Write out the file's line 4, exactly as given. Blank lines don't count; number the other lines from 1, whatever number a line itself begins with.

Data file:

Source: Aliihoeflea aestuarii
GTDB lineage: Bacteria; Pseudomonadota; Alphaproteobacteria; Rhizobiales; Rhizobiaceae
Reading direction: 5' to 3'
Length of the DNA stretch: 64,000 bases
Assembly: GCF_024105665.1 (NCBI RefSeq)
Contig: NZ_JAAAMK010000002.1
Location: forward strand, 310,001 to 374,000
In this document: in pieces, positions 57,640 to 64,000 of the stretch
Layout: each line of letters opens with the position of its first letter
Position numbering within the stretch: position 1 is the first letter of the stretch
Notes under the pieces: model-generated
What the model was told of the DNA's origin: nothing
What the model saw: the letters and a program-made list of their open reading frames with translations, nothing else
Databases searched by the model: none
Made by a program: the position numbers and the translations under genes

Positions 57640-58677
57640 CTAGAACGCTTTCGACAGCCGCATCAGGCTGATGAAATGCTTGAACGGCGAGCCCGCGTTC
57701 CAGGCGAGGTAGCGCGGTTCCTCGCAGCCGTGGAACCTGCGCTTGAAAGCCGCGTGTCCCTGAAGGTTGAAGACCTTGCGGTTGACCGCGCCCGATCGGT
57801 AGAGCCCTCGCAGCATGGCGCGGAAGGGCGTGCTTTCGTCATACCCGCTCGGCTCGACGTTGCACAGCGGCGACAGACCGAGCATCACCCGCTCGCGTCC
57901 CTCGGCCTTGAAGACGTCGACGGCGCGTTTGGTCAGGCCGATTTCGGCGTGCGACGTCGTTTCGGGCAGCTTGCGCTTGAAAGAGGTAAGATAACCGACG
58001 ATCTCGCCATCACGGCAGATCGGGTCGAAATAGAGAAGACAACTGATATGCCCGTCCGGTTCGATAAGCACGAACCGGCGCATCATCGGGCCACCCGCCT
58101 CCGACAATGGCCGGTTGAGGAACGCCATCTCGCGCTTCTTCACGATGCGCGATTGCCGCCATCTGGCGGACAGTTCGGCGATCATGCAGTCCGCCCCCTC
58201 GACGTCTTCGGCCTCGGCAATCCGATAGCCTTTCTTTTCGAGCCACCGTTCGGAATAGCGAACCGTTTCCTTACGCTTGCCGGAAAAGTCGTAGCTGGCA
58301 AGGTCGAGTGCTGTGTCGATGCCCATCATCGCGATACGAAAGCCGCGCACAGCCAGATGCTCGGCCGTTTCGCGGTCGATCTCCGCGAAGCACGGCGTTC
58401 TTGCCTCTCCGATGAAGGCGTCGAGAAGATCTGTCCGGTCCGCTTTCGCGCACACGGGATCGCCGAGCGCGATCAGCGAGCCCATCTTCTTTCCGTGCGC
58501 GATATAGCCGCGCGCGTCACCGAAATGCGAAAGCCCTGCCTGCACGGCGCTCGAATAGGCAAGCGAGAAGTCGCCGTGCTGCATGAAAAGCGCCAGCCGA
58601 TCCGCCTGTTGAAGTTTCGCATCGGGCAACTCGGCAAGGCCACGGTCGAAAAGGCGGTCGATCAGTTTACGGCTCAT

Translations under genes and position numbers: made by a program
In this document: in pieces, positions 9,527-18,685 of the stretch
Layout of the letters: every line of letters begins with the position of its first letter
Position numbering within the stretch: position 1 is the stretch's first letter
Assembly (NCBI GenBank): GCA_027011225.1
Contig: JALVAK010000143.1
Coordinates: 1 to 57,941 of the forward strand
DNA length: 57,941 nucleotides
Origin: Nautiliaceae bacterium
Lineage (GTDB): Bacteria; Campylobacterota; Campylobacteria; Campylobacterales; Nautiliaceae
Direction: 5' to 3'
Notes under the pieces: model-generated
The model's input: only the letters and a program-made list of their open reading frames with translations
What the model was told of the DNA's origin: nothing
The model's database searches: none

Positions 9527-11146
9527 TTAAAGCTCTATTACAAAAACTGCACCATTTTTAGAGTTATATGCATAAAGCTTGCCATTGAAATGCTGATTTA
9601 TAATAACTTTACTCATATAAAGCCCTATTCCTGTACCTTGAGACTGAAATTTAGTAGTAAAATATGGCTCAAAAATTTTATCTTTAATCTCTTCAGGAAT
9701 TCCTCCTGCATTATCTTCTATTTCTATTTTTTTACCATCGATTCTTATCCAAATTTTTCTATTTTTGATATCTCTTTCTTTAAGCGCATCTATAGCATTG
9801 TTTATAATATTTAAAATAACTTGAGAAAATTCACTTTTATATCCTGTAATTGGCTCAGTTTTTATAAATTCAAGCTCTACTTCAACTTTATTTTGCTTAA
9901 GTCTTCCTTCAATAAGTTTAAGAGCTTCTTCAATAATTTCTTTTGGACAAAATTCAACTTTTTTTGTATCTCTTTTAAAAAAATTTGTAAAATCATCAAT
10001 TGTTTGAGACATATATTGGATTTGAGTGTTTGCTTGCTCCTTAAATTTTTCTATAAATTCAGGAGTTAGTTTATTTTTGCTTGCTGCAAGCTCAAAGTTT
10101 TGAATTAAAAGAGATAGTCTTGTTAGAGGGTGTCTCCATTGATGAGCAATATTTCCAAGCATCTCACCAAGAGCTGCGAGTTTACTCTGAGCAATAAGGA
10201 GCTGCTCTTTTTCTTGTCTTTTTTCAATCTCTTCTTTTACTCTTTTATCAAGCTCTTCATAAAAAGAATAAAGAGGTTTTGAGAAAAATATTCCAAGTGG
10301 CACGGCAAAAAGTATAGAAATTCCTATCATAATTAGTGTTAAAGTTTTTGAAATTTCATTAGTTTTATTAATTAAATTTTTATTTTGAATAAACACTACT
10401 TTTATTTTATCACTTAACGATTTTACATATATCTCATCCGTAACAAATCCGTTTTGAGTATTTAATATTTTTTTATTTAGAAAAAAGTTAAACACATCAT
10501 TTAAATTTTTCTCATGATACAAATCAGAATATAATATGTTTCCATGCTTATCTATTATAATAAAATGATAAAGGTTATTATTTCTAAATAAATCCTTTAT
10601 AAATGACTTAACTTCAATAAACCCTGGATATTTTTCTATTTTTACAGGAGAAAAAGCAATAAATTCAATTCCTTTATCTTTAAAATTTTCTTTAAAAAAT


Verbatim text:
Length of the DNA stretch: 64,000 bases